RP1

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I had a quick search after the mention in my artwork thread and it seems we don't have a specific thread on them, so this is for Westland drone (RPV) projects.

Most interesting is possibly WG.25, which seems to have come tantilisingly close to deployment.

The demonstrator "Mote":

Aviastar entry

More practical "Whisp":

Aviastar entry

And the final complete iteration "Wideeye":

Aviastar entry

The stealthy "Sharpeye" being a Wideeye with external refinement.

Stingrays list entry

Helicopter Museum entry

Mentioned in this paper on Westland and the attack helicopters

Some archive video footage: Youtube link
 

fortrena

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In the U.K., a well known company, Short Brothers & Harland, developed the Skyspy, a vertical take off UAV (VTUAV) fitted with a piston engine that drove a shrouded rotor. Hovering and forward flying test began no later than the spring of 1975. Development apparently came to a stop around 1977, when a rival design won a development contract.

The rival design in question, the Wisp, had been developed by Westland Helicopters, an equally well known company. The story of this VTUAV program actually began around 1967. A small team was set up at that time to see what a future battlefield surveillance / surveillance / observation vehicle might look like. It soon concluded that a small VTUAV was the way to go; piloted helicopters, however small and agile, were just too vulnerable. The Ministry of Defence (MoD) was quite intrigued by the idea. It issued a preliminary specification in 1971. Unwilling to wait until the purpose-built TV camera was ready, Westland Helicopters designed and built a proof of concept prototype fitted with a pair of contra-rotating rotors powered by two piston engines. This Westland WR.05 Mote made its first flights (tethered and free) in June 1975. The MoD was so impressed that it put up money to develop a larger design that would be closer to an operational VTUAV it might use in Northern Ireland. The first of three WR.06 Wisps made its first flight in December 1976. Within a year, the British military concluded that the payload of the new VTUAV was too small.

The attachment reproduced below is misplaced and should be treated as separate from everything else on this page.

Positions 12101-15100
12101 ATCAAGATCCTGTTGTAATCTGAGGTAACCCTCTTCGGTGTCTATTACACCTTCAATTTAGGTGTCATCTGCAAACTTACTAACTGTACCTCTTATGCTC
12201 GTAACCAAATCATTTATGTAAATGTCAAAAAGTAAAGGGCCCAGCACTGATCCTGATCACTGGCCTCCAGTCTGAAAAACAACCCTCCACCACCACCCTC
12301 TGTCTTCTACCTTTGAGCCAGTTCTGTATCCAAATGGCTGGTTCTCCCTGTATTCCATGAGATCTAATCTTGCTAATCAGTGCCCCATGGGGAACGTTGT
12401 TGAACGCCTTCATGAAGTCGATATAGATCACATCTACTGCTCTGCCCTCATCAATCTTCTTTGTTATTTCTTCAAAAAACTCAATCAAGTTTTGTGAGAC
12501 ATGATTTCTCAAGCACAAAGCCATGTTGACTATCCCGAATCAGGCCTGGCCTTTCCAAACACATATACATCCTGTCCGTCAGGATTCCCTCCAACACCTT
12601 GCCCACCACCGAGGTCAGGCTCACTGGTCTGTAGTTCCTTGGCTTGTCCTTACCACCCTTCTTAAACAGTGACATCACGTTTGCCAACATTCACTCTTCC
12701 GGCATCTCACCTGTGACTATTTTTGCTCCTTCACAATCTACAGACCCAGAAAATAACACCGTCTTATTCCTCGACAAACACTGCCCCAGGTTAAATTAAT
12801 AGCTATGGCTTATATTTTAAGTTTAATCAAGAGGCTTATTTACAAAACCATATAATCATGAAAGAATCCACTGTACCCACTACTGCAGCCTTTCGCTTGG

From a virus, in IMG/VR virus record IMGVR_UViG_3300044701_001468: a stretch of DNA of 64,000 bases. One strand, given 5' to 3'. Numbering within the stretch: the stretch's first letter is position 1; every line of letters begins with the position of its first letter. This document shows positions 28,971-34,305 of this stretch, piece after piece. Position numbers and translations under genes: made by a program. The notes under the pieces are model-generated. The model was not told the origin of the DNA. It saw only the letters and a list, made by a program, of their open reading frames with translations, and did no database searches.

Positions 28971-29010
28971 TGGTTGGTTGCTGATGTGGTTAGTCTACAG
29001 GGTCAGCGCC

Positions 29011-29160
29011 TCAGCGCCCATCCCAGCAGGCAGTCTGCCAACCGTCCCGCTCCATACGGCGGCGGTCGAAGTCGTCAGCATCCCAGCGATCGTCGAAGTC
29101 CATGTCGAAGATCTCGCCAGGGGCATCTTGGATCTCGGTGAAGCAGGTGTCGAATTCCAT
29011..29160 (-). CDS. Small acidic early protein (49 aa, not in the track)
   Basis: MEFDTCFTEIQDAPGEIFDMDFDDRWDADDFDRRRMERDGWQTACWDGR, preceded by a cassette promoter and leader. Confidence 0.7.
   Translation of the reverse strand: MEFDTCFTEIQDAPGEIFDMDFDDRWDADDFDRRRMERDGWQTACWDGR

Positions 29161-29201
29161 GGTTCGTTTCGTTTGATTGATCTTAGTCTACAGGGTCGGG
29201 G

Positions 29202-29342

Westland Helicopters kept at it though and developed a larger design, the WR.07 Wideye, to fulfil a new British Army programme. A prototype flew for the first time in August 1978. Westland Helicopters received a contract to build three or four more Wideyes but control of the VTUAV was still problematic when the programme was cancelled, in December 1979. The company later developed a stealthy VTUAV based on its earlier work. This WR.09 Sharpeye was abandoned, in the early to mid ’80s, before an actual prototype was built. Mind you, Westland Helicopters also took part in a MoD UAV competition around that time. Its thoroughly re-redesigned WR.10 proposal was successful during the first round of the competition but was not chosen to take part in flight trials. No prototype was actually built. In 1990, an American firm, Martin Marietta, approached the company see if it was interested in jointly developing a new VTUAV. A Wideye was duly assembled using spare parts and shipped to California. It was test flown in 1991 but no further development ensued.

In early 1980, Westland Helicopters’ chief project engineer for UAVs joined a small British company, M.L. Aviation. The MoD remained interested in acquiring a VTUAV similar to the Wideye but did not wish to help the new project team too much. Design of a VTUAV with a pair of contra-rotating rotors powered by two piston engines began in early 1981. The first Sprite (Surveillance Patrol Reconnaissance Intelligence Target designation Electronic warfare) was flight tested in 1983.

In 1988, a Sprite was tested on a rolling platform used to simulate the deck of a ship in heavy seas. The U.S. Navy was sufficiently intrigued to organise sea trials. A Sprite thus flew off the aft deck of a U.S. Coast Guard cutter / patrol vessel, in the spring of 1989. Better yet, M.L. Aviation received a seemingly firm order from the Swedish army for 130 Sprites. Sadly, the company went into liquidation after delivering a couple of VTUAVs. Even though interest seemingly remained high within the MoD and in foreign countries, no further production took place. All in all, a dozen or so Sprites were built.

With its numerous ups and downs, the quarter century story of the Westland Helicopters and M.L. Aviation VTUAVs oddly resembles the 35-year saga of the Canadair and Bombardier projects (CL-227 and CL-327).
 

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